From Publishers Weekly
In emphasizing the symbiosis of oil profits and Western imperialism in the making of modern Iraq, Black (IBM and the Holocaust
) and a team of 30 researchers (whom he credits) have unearthed a wealth of historical detail, but not a satisfying framework for it. Temporal balance is also missing: the book's first 6,500 years pass in a 42-page montage of conquest and massacre, with the narrative slowing to a snail's pace during the late Ottoman and British Mandate periods to explore the interminable wranglings among Western oil companies, European governments and entrepreneur C.S. Gulbenkian over Iraqi oil concessions in the first half of the 20th century. Accounts of the Sunni-Shiite schism and the modern recrudescence of Iraqi anti-Semitism are thrown into the mix, but one gets little sense of how all these elements determine the social, economic and political turmoil of contemporary Iraq, especially since the crucial Saddam era flits by in just six disjointed pages. In the end, Black does little more with a lot of undeniably fascinating material than to invoke the "unstoppable repetition" of despotic government and violent exploitation, but his corporate-historical gleanings are more than enough to carry the book.
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...worth reading (Chartest
, No.2/3, March April 2005)
...builds up a compulsion to study the often wretched history steeped in greed, cruelty and corruption, that has dominated this part of the world for thousands of years. (City to Cities, No.32, April May 2005)
...Black succeeds admirably in covering 7,000 years of history... (Lloyds List International, 26 November 2004)
Many Americans don't understand what they're currently up against. Al Qaeda has often been depicted as the superpower of terrorist and jihadist networks, commanding the allegiance of jihadist groups throughout the world and influencing global terrorist operations through a steady flow of money and recruits. In fact, al Qaeda has become a relatively small operational component of a violent, global movement bent on waging holy war.
This jihadist movement, at the risk of oversimplification, can best be described as four concentric circles. The inner circle consists of the core of the al Qaeda organization, which now largely serves a symbolic, spiritual and ideological role in the greater jihadist movement. The second circle consists of active members and devotees of numerous jihadist groups that are often called "al Qaeda-related." The denizens of the second circle tend to be even more radical and dangerous than their inner-circle colleagues. The third circle consists of those who believe in the jihadist cause or identify with parts of its ideology; they may provide moral support, and some might offer a jihadist group logistical or financial help. The outer circle is the wider Islamic world. While the core of the jihadist movement consists of devoted terrorists, they depend on the less ideologically hardened "outer" circles of sympathizers, which the inner core targets for recruitment and fundraising efforts.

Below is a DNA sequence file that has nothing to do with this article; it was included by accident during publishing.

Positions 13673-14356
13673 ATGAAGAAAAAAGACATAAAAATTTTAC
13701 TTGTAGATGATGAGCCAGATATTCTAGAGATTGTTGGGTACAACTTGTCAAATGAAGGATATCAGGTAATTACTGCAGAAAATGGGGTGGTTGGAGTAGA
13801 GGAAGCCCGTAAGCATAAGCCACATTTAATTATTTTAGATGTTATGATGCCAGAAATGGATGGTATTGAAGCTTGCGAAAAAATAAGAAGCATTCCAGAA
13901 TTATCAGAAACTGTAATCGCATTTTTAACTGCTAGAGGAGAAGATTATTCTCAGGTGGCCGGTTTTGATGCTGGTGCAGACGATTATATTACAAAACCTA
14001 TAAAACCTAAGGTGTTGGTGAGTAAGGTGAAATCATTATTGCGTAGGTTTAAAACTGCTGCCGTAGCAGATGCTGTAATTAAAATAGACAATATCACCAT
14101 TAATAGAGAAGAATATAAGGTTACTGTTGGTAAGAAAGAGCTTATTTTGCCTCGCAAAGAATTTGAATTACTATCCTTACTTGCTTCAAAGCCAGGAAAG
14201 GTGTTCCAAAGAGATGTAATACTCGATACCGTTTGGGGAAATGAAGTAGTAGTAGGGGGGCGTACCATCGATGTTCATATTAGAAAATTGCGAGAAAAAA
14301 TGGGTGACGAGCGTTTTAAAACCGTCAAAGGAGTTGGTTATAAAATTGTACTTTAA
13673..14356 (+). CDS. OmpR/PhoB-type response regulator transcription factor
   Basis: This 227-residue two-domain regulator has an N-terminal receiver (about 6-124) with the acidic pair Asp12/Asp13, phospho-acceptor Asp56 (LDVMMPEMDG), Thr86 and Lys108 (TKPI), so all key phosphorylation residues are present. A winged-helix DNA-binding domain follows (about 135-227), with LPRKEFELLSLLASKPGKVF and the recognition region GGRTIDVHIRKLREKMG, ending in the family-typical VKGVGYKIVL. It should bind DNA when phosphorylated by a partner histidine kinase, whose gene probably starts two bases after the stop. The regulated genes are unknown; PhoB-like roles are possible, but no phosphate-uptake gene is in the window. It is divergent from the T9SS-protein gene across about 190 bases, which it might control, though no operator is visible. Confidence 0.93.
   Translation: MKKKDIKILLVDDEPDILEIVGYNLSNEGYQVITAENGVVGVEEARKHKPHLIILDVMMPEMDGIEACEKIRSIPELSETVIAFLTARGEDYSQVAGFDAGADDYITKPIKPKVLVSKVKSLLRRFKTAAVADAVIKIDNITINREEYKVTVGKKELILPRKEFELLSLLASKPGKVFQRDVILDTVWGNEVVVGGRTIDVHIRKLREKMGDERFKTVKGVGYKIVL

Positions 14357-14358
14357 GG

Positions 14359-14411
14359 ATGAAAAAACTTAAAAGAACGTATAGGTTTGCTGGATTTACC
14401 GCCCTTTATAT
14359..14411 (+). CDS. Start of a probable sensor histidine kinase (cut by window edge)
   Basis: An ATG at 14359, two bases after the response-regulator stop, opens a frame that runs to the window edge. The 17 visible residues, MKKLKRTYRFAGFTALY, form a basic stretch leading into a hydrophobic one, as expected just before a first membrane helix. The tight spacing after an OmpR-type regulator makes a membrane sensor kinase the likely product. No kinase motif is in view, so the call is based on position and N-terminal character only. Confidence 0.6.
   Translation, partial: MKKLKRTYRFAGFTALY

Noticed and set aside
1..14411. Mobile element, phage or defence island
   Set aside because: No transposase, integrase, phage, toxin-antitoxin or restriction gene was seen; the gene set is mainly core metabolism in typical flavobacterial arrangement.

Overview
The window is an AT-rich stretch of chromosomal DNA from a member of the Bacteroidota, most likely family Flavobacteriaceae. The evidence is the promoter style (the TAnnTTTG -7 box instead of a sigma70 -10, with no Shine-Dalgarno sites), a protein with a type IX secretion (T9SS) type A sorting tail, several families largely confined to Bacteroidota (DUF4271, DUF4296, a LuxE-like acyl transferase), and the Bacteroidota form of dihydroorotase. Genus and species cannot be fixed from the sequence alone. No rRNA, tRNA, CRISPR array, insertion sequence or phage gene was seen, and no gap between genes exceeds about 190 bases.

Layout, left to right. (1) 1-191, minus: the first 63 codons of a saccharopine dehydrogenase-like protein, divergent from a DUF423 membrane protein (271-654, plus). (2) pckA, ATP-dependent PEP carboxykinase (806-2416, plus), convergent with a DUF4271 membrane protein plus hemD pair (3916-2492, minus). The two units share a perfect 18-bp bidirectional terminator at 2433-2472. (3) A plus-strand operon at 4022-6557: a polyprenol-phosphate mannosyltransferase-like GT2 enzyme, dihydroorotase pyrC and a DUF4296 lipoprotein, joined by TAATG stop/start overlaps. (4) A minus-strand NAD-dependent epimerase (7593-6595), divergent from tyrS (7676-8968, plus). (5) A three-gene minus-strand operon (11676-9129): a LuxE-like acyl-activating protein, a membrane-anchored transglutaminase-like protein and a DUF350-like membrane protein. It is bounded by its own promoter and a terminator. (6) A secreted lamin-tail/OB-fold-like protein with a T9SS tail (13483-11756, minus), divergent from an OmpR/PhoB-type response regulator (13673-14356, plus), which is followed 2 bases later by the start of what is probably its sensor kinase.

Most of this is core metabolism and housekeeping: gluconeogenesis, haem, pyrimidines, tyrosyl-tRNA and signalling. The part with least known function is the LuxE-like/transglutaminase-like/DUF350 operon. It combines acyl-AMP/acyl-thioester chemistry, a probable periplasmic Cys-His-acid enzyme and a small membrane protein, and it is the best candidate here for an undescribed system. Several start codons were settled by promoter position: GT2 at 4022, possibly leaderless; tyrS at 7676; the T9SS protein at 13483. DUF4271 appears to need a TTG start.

The jihadist threat is uniquely dangerous because it has become simultaneously more decentralized and more radical since Sept. 11. Never before have we faced a threat whose leaders enjoy so much financial and operational independence. Nor have we ever faced a threat whose "membership" can fluctuate daily and whose recruitment rate increases as the United States stages large-scale military and intelligence operations to eliminate them.
Americans also often don't quite grasp how dangerous the Iraq misadventure is. One key to the overall U.S. response to the jihadist threat is understanding how U.S. actions affecting one of these four concentric circles affects the others. Supporting a democratically illegitimate government in Iraq or conducting counterinsurgency operations there that kill significant numbers of civilians may elimi --Washington Post